THUNDER BAY – NEWS – Nishnawbe Aski Nation (NAN) will pursue a new approach to fire safety and prevention following a tragic house fire that has claimed a life in Fort Severn First Nation on Monday – the fifth fatality in a house fire in a NAN community in recent weeks.
“Our thoughts and prayers are with the Fort Severn community as they grieve this terrible tragedy,” said NAN Grand Chief Harvey Yesno. “Too many people are dying, and it is time that the governments of Ontario and Canada, regional authorities, emergency service providers and other resources pull together in a meaningful way and shift the approach to these tragedies from crisis management to a comprehensive plan of preventative action.”
The fatality in the Fort Severn fire, which is still under investigation, comes just weeks after a February 13 house fire claimed the lives of four people in Mishkeegogamang First Nation. A State of Emergency was declared as the aftershock of that fire devastated the community and prompted calls for a NAN-wide approach to fire safety.
“The chronic lack of firefighting services and substandard housing in NAN First Nations is a deadly combination that has claimed far too many lives,” said Deputy Grand Chief Alvin Fiddler, who holds the justice portfolio. “Many homes do not meet building codes and rely on dangerous wood stoves for heat. House fires can quickly turn lethal when homes don’t even have smoke detectors or fire extinguishers and communities don’t have the equipment to respond.”
Tragic house fires are common in NAN First Nations. A fire in Wunnumin Lake First Nation in 2013 year claimed the lives of two children, aged six and one, and their 21-year old aunt. A fire in Nibinamik First Nation claimed the lives of two young boys (aged 2 & 3) and injured a third child in 2011.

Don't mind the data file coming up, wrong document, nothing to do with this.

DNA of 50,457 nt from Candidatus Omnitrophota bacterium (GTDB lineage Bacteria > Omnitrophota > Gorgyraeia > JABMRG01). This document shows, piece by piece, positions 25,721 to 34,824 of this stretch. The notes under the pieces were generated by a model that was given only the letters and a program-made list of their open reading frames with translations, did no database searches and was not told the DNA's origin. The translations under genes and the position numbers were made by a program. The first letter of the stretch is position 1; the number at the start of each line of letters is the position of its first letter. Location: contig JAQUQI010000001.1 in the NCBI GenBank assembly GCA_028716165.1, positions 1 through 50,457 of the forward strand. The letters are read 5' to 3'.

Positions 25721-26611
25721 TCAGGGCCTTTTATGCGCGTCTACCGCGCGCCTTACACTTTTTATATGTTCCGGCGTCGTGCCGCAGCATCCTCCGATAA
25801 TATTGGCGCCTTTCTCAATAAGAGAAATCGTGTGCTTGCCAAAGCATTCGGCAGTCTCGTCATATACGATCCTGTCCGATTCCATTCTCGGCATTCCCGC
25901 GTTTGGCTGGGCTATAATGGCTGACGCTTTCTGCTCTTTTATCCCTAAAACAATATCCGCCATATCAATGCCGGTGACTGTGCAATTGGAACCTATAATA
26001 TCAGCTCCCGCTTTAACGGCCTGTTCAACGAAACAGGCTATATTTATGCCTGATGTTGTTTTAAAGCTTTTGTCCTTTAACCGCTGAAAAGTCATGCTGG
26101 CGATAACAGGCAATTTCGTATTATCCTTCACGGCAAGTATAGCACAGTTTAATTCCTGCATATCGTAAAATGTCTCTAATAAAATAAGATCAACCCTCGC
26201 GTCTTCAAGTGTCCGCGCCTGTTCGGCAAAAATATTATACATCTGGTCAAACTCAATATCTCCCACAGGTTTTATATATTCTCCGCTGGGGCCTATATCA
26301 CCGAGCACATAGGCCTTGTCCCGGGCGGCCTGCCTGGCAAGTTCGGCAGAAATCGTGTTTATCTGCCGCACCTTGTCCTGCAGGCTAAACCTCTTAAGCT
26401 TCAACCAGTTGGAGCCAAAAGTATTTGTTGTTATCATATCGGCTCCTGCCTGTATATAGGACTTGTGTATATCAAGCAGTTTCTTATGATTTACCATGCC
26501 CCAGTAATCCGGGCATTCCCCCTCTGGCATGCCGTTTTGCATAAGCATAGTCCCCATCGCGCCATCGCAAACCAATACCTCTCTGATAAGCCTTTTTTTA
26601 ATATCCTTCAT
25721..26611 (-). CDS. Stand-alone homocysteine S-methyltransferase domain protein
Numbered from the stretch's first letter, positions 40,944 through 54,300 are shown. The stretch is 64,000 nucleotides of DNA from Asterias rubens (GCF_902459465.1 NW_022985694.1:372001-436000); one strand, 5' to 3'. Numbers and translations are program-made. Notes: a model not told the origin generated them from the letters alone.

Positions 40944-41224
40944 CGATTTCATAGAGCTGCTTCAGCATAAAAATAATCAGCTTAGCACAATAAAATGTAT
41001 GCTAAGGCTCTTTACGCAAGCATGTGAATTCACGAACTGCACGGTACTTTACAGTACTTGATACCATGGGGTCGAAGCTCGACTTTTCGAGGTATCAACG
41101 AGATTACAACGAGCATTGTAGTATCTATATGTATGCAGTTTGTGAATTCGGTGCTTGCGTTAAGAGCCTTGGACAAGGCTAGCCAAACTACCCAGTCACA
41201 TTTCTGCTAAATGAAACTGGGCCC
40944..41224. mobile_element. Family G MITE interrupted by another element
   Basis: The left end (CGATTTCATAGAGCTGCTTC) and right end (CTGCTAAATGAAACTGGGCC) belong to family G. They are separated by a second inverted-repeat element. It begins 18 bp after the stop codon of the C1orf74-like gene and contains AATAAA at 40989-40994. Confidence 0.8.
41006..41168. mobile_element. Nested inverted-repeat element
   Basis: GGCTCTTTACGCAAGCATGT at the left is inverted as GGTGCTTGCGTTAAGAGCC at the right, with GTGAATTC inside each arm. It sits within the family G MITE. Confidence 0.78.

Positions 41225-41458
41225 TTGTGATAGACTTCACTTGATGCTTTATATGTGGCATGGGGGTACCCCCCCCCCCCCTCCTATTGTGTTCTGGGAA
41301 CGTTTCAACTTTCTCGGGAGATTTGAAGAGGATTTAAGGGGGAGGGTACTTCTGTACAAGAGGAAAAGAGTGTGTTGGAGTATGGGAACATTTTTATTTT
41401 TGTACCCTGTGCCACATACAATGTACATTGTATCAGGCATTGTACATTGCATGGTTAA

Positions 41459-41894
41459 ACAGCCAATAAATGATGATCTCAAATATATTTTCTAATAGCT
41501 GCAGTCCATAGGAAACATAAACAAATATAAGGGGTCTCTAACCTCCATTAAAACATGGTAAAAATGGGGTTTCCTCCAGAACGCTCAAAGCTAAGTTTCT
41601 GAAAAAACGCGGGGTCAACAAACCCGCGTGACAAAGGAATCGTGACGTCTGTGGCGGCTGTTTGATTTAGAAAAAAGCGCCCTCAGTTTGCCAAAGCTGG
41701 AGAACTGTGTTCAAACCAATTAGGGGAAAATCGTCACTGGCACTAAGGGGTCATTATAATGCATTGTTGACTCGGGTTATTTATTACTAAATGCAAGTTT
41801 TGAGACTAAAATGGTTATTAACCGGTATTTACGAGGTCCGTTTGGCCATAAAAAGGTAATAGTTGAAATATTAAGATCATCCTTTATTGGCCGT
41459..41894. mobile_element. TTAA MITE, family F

House fires are especially devastating in remote communities where overcrowding is the norm and entire families are left homeless every time a home is lost.
A 2008 fire in Kashechewan First Nation left a family of 11 homeless after destroying the home of the late NAN Elder George Wesley, the father of Ricardo Wesley who died in a 2006 jail fire along with Jamie Goodwin. An inquest into the death of these 20-year-old men (the Kashechewan Inquest) garnered national attention on the inadequacies of community safety and firefighting resources in remote First Nations.
A federal study on fire safety on reserves in 2010 found that people living on First Nation reserves are 10 times more likely to die in a house fire than people in the rest of Canada.
Fort Severn First Nation is located on Hudson Bay and is the most northern community in Ontario. Mishkeegogamang is located approximately 320 kilometres northwest of Thunder Bay.
Twenty-six people have lost their lives in house fires in Mishkeegogamang since 1981.